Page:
MEXICO CITY, Mexico (FR) – “What was there to live for?” thought Aixa, a young university student at the University of Mexico. Her brother had just been diagnosed with brain cancer, her parents never stopped fighting, and now they were talking of divorce. Studying accounting seemed to take forever because of the Mexican system. And she wondered who would guarantee her a good job – even professionals were earning a shabby living these days.
Aixa pondered on this and went on to a greater dilemma: there was no one who seemed to care – not even God, if He did exist. She had never felt His assurance; since she was a child she was taught to revere the statues of saints in the Catholic church. Instead of having any security and faith, however, she shuddered with fear and despair.
Then Aixa made up her mind. She decided to give God until the end of the school day to prove His love – or she was going to end her life. It was not a new idea to her. She had planned many times how she would commit suicide: a sure, lethal overdose of tranquilizers. “God,” she prayed desperately, “If You do live and You do care, You have to show me today! I can’t go on anymore.”
As she slowly shuffled out of her last class, Aixa mentally said goodbye to everything. The always present, contemptible Mexico City smog stung her teary eyes relentlessly as she trudged along, realizing that God had not answered her prayer. The gray smoke hung in the air and stung her throat as she tried to swallow the lump growing there. She then decided to allow herself one more little pleasure before she ended everything when she returned home to her empty house. She bought herself some chocolate, savored every bite, and then lit a cigarette.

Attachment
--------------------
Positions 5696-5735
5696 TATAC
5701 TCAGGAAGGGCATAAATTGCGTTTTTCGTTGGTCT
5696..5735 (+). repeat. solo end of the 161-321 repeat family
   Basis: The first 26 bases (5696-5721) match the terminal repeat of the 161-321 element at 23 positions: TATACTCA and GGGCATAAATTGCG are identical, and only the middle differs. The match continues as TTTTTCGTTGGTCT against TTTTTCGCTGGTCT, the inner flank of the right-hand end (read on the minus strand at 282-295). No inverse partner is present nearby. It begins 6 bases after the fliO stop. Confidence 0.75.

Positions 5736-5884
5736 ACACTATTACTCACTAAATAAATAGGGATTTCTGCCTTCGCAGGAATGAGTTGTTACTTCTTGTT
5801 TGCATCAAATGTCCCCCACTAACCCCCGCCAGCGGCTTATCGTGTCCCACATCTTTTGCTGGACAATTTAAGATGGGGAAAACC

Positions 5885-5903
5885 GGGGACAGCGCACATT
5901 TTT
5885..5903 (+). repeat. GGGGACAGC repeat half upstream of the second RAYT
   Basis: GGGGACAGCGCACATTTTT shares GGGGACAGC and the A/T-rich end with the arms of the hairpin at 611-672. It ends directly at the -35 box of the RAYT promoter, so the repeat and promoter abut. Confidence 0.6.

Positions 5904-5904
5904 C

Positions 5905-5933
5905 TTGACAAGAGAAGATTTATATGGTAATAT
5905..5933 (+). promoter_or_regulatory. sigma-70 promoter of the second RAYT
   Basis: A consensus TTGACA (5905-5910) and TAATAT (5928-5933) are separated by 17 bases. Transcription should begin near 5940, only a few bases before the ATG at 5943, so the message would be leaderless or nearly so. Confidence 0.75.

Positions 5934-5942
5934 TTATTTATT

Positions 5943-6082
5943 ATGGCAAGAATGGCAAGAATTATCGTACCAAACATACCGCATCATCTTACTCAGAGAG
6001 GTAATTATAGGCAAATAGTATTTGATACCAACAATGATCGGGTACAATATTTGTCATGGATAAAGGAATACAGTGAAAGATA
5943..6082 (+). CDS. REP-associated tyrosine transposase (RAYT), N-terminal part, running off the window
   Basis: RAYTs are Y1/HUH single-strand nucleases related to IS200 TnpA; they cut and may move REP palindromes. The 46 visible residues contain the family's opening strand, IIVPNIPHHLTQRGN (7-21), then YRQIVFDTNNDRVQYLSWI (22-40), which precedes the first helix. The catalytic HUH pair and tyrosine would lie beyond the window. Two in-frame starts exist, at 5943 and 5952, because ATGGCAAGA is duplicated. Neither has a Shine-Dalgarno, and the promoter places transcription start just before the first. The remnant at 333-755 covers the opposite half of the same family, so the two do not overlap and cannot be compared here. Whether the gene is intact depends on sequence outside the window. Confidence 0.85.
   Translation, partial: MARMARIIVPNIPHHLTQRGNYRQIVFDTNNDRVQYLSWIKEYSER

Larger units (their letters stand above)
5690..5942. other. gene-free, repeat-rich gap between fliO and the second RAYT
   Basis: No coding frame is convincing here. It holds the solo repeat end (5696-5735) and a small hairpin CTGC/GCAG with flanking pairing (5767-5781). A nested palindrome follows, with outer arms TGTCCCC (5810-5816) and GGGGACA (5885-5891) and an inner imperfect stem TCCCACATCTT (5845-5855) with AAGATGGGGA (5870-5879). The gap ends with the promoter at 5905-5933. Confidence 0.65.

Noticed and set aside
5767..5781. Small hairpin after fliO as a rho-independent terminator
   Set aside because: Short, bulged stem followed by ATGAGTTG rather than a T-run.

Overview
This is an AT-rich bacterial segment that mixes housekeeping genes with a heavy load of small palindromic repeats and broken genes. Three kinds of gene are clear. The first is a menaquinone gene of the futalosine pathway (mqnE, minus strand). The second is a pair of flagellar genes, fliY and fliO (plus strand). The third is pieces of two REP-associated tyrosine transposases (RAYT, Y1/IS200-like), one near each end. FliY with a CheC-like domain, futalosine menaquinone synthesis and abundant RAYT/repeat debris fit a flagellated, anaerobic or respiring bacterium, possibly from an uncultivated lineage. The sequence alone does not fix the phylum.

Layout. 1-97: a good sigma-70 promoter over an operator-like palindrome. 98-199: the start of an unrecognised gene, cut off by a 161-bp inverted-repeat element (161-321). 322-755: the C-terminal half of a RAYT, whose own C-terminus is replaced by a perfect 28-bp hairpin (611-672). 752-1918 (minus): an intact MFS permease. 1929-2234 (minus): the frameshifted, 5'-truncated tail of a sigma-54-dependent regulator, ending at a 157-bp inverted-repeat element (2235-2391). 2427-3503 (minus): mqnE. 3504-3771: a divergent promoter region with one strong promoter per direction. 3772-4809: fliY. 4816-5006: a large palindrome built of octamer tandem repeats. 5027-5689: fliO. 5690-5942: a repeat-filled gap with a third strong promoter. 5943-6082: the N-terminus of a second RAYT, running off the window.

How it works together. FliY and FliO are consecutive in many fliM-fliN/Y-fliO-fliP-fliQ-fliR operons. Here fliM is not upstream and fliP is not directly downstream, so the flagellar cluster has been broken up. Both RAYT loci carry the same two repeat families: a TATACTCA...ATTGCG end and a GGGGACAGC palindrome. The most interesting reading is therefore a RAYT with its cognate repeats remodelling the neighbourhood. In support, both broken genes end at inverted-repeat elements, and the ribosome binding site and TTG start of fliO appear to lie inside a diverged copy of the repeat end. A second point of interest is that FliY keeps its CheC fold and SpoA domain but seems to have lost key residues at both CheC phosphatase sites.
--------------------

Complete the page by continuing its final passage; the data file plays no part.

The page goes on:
In the distance she could see a crowd of people gathered around a young man who was speaking, almost shouting in urgent tones. “Probably another communist decrying the bourgeois,” she thought to herself. Putting off her fatal plan for just a little while longer, she approached the group to hear what the speaker was saying. He did not look like a communist, but was in fact a well-dressed American who spoke with the aid of an interpreter.
“God put that yearning in your heart to know Him,” he said. “He gave His son to die for your sins – and now He lives and wants to live in you!” The young evangelist, Nick Pappis, looked right at her. He pointed to her and cried, “You know how you have wanted to know if God is real! Today He is inviting you to know Him!”
Today Aixa de Gallego is the wife of a pastor in Mexico City. She became a Christian during an outreach in July, 1981, when a team of 15 students from the U.S., Haiti, and Colombia came to the city to start Maranatha Campus Ministries’ first Mexican base. Those who became Christians with Aixa are now missionaries in the Mexican cities of Monterrey, Saltillo, Guadalajara, Oaxaca, and in other Latin American countries.